An end of week recap
This is a weekly post in which I summarize books read, reviewed and currently on my TBR shelf. In addition to a variety of literary titbits, I look ahead to forthcoming features, see what’s on the night-stand and keep readers abreast of various book-related happenings.
THE GOOD, THE BAD & THE TBR >>
I shared my thoughts on Marion Eames’ A Private Language? A Dip into Welsh Literature in my latest Dewithon feature. It makes an ideal primer for English-speakers wishing to discover the works of Welsh writers. >> Read my comments >>
I read and reviewed Bottled Goods by Sophie van Llewyn, a novella set in Communist-era Romania. It is part of the new Fairlight Moderns series and is due to be published on 11th July. >> See my thoughts >>
Next up is 24 Stories: of Hope for Survivors of the Grenfell Tower Fire, an anthology of short stories written on themes of community and hope by a mix of the UK’s best known writers and previously unpublished authors, whose pieces were chosen by Kathy Burke from over 250 entries.
* Three Things… *
Reading. Looking. Thinking. This week it’s all about Moomins, a metal peacock and infuriating politicians. >> Three Things… #2 >>
* Dewithon Related Matters *
Karen at BookerTalk has been closely following, “a government-backed initiative to celebrate the English-language literary heritage of Wales.” The project began in 2006 and has now reached the point of publishing fifty titles with Parthian Books, many of which were previously forgotten or out of print. In her recent post, Library of Wales celebrates the country’s authors, she examines the current selection and lists all books to have appeared in the series thus far.
* Children’s Books Readathon 2018 *
The always frantically busy novelist and literary blogger, James J. Cudney is planning his next reading jolly over at This Is My Truth Now. The Children’s Books Readathon will involve reading between eight and 12 books during the month of August (July too, if it helps), when those taking part will share their reviews with fellow group members. If you are a lover of children’s lit, keep an eye out for further details appearing early in July.
* Lit Crit Blogflash *
I’m going to share with you six of my favourite literary posts from around the blogosphere. There are so many talented writers posting high-quality book features and reviews, it was difficult to limit the list to only these few – all of them published over the last week or two:
On The Subject of The Folio Society – Erik Shinker much admires the “carefully crafted editions of the world’s finest literature” published by The Folio Society. He describes its books as, “crafted by masters, illustrated by virtuosos” in a recent post at The Past Due Review.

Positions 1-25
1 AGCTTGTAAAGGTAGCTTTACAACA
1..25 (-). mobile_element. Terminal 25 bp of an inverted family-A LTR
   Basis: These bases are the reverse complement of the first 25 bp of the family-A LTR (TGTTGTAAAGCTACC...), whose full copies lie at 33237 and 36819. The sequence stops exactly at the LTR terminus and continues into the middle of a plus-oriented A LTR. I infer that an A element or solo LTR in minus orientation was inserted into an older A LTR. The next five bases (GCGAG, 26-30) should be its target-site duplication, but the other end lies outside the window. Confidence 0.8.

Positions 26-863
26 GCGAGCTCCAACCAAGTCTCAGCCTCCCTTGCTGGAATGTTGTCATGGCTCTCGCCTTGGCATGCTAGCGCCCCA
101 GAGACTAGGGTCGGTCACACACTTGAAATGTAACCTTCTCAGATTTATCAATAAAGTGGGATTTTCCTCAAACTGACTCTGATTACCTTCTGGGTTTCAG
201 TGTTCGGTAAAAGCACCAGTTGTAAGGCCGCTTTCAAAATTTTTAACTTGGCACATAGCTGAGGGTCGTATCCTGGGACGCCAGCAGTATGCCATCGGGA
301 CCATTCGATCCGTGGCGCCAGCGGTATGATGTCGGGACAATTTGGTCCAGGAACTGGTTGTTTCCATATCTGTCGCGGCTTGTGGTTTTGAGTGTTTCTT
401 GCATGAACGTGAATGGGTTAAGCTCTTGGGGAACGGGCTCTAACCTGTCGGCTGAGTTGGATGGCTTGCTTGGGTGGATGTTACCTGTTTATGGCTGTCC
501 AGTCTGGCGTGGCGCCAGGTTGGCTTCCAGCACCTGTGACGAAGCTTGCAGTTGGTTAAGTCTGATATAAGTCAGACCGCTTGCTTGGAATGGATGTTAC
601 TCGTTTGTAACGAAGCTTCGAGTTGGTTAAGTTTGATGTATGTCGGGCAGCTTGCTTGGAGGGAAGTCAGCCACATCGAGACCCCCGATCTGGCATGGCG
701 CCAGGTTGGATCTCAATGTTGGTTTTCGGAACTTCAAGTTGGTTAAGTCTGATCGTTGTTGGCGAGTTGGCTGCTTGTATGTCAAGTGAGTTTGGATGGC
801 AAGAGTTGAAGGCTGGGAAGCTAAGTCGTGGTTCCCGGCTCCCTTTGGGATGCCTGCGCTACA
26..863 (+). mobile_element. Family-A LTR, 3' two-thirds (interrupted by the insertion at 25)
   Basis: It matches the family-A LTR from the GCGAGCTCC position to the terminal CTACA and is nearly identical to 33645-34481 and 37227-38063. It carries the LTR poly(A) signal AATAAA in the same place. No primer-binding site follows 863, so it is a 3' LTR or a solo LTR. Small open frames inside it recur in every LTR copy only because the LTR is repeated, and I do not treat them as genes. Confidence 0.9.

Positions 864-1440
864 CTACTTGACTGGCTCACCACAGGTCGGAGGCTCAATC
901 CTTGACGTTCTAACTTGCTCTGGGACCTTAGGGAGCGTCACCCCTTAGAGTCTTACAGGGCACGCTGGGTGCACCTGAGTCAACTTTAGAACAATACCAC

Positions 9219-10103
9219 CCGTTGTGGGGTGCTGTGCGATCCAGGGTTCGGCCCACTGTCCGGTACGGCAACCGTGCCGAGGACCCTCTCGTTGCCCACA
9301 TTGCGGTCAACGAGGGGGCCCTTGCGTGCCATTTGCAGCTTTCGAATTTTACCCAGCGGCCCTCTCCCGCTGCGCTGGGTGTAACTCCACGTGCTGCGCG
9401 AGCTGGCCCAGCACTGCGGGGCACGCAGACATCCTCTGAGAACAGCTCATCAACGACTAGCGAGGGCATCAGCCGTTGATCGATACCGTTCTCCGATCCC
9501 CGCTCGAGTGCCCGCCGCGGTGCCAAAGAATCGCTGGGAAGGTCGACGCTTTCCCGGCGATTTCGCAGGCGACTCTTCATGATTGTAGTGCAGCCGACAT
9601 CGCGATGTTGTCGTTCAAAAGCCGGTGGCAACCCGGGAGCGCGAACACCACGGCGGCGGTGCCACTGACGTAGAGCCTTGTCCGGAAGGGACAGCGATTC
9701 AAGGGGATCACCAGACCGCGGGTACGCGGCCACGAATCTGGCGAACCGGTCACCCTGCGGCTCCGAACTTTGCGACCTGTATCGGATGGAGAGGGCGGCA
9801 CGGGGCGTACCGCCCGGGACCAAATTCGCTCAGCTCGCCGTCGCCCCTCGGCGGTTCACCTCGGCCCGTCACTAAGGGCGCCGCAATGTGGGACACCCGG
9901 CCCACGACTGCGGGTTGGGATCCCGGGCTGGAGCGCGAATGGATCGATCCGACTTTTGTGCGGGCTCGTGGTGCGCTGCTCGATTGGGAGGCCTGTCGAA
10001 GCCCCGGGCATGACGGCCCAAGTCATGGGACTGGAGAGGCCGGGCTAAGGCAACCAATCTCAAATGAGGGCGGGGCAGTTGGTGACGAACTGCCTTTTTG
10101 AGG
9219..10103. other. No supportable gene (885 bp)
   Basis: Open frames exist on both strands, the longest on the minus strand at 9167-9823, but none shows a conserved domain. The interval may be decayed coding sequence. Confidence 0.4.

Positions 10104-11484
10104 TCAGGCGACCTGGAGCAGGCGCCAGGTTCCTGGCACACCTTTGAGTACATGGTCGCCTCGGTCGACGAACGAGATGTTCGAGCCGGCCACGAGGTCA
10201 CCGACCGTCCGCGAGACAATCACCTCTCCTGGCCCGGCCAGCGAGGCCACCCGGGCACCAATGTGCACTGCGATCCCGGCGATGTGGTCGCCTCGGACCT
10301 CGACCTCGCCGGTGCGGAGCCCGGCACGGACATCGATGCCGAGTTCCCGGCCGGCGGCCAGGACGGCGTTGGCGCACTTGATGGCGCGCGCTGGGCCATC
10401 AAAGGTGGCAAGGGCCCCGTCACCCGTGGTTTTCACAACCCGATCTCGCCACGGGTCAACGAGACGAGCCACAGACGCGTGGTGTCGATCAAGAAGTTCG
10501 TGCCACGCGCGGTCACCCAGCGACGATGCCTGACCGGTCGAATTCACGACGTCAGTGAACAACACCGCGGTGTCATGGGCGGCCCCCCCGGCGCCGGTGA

Friday Fun: International Book Covers – Marina Sofia at FindingTimeToWrite presents a small but striking selection of illustrations used on the jackets of numerous editions of Mikhail Bulgakov’s 1967 novel, The Master and Margarita.
Impossible Saints by Clarissa Harwood – Regina at MEReadALOT is a lover of historical fiction, especially when it focuses on women’s history. Here she reviews a novel about one woman’s fight for justice and equality.
Corpus Erat: The Metamorphosis of Marcus in Brigid Brophy’s Flesh – Melissa Beck, a high school teacher of Latin, Ancient Greek and History shares her thoughts on Brigid Brophy’s novel, Flesh at The Book Binder’s Daughter.
On Crackedness: Clare Fisher’s How the Light Gets In – Freelance arts journalist and literary researcher, Xenobe Purvis believes Fisher’s new short story collection has “cracks” but is “largely absorbing and occasionally very affecting.” Read her review at Splice.
Music & Silence by Rose Tremain – Kate W’s advice is to “tear through” Rose Tremain’s 1999 historical novel and “delight over every lavish (and lascivious) detail”. Find out why at booksaremyfavouriteandbest.
* Irresistible Items *
Umpteen fascinating articles appeared on my bookdar last week. I generally make a point of tweeting my favourite finds, but in case you missed anything, here are a handful of interesting snippets:
The New Yorker: At Thomas Mann’s House, the German President Defends Democracy – The president of Germany inaugurated Thomas Mann’s house as a residence for visiting German thinkers.
Literary Hub: The Man Booker Prize: By the Numbers – Emily Temple wants to know how many short story collections have made the Booker shortlist and which author has won it most often?
Bookish: Books to Read for World Refugee Awareness Month – June has been World Refugee Awareness Month. Elizabeth Rowe picked a selection of titles by and about refugees.
Metro: Bookstore gets huge support after tweeting that it only made £12.34 in a day – A tweet from the Imagined Things book store in Harrogate about its worst sales day ever prompted a fantastic response.
The Paris Review: Girl, Interrupted, Twenty-Five Years Later – A quarter century ago readers weren’t quite ready to recognize the book’s detached perspective. Are we now?
The Guardian: Drawn from life: why have novelists stopped making things up? – “Authors are using their own life stories in their fiction. Does the boom in autofiction spell the end of the novel?” asks Alex Clark.
If there is something you would particularly like to see on Winding Up the Week or if you have any suggestions, questions or comments for Book Jotter in general, please drop me a line. I would be delighted to hear from you.
Thank you for taking the time to read this post. I wish you a week bountiful in books and rich in reading.
NB In this feature, ‘winding up’ refers to the act of concluding something and should not be confused with the British expression: ‘wind-up’ – an age-old pastime of ‘winding-up’ friends and family by teasing or playing pranks on them. If you would like to know more about this expression, there’s an excellent description on Urban Dictionary.